Everybody knows that this line :

Model.where(column: 'value').update_all(column: 'Another Value')

is better than the following lines :

Model.where(column: 'value').each do |item|
    item.column = 'Another Value'

Not because it’s shorter, but because it will get executed as one UPDATE statement, Not as multiple UPDATE statements.


But it seems that I did this mistake while working on a worker that should bulk insert thousands of records.

My task was to clone N amount of records and update one value for the new clones (records), So I started to work and here was my code :

ActiveRecord::Base.transaction  do
	Model.where(column: 'value').each do |item|
		new_item = item.dup # Duplicating the Object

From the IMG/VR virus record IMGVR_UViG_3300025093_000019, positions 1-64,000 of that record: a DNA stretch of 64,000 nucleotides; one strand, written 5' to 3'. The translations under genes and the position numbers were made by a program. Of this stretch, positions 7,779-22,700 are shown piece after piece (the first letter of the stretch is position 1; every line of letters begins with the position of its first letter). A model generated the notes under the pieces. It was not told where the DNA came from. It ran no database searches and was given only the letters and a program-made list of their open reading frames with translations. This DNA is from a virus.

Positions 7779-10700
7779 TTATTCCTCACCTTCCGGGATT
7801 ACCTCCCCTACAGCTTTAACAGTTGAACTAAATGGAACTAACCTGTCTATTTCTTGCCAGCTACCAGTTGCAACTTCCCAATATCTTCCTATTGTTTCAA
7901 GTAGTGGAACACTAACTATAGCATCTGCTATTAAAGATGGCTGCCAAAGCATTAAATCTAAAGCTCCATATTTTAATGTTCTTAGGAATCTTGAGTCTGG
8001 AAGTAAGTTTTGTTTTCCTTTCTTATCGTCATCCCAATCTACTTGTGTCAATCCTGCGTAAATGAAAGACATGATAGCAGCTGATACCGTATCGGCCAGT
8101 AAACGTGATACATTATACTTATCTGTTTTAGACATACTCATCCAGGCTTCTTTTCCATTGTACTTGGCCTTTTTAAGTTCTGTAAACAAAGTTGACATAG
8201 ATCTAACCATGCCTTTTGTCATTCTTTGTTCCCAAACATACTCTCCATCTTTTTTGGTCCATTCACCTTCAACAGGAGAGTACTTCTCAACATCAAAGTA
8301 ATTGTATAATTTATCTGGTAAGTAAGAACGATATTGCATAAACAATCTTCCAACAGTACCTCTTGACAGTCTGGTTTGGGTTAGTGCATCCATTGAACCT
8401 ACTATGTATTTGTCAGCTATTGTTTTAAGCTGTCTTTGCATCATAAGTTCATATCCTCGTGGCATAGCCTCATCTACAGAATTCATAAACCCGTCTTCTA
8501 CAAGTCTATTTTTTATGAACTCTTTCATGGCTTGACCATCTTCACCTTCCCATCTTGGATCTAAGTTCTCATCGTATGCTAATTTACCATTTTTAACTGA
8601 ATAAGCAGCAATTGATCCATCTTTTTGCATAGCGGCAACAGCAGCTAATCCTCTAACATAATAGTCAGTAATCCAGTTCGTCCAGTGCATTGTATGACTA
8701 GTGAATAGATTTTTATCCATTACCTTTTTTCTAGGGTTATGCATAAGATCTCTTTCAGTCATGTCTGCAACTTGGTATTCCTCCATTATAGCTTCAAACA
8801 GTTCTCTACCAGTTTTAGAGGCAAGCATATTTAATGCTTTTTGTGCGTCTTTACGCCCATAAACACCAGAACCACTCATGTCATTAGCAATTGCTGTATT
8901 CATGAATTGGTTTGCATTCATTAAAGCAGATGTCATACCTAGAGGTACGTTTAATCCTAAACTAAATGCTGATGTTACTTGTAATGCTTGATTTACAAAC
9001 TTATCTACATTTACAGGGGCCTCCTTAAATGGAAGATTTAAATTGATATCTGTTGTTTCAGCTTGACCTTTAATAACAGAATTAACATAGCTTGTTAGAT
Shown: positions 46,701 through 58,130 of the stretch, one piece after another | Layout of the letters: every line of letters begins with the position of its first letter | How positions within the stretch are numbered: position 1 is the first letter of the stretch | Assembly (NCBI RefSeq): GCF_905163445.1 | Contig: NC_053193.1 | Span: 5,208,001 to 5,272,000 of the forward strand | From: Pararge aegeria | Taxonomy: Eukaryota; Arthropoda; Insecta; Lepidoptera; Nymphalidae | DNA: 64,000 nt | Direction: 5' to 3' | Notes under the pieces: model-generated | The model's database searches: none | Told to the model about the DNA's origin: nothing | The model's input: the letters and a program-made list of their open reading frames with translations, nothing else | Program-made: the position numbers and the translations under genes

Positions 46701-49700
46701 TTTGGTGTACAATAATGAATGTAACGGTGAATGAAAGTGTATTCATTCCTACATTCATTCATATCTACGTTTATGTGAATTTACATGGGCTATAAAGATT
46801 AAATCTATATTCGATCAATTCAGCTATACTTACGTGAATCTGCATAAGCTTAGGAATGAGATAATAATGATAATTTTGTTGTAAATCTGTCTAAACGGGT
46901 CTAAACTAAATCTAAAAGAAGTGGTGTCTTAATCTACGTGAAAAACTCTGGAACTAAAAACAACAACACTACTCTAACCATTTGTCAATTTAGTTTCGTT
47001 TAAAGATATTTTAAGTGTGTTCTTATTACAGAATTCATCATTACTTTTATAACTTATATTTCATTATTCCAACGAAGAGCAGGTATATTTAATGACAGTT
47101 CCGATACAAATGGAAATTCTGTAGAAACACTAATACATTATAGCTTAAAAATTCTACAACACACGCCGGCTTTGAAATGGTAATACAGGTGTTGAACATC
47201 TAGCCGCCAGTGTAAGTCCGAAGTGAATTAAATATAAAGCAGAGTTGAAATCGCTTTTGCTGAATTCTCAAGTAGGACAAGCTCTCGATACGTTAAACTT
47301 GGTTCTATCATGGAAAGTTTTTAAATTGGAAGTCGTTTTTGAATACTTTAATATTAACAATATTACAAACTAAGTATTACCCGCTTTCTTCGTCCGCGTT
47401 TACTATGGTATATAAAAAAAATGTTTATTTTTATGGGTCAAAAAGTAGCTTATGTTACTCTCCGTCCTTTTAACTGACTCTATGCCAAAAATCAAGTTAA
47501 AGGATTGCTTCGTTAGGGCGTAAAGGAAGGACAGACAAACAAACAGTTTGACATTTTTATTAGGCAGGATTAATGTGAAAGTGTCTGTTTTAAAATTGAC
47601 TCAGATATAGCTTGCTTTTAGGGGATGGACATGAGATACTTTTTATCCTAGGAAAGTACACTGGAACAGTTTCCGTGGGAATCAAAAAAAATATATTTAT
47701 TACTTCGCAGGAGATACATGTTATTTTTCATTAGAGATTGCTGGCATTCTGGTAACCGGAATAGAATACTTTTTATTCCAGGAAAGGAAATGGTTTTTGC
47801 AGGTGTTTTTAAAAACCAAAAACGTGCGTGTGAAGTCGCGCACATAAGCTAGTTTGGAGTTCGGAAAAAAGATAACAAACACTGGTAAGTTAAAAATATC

new_item.column = 'Another Value'

So even though I am using DB Transactions thinking that It would be the most optimized solution since I’m committing my records at once but I forgot the fact that I’m executing multiple INSERT statements.

So the solution is to execute one SQL INSERT statement but unfortunately Rails doesn’t support that or ActiveRecords doesn’t. So I had to use a 3rd party gem to do so, and the gem is bulk_insert.

bulk_insert allows you to insert multiple records in one single INSERT statement along with some other features where you can check in this README file. And to test it, I created a small Rails App with a local PostgreSQL DB to benchmark the alternative solutions. The benchmark was testing the time to bulk insert 100k records.

Solution Time to insert 100K records
Multiple INSERT statements with DB Transaction ~ 88 seconds
Using bulk_insert gem ~ 8 seconds


I admit that the ORMs spoiled me and I need to pay more attention to what’s happening behind the scenes.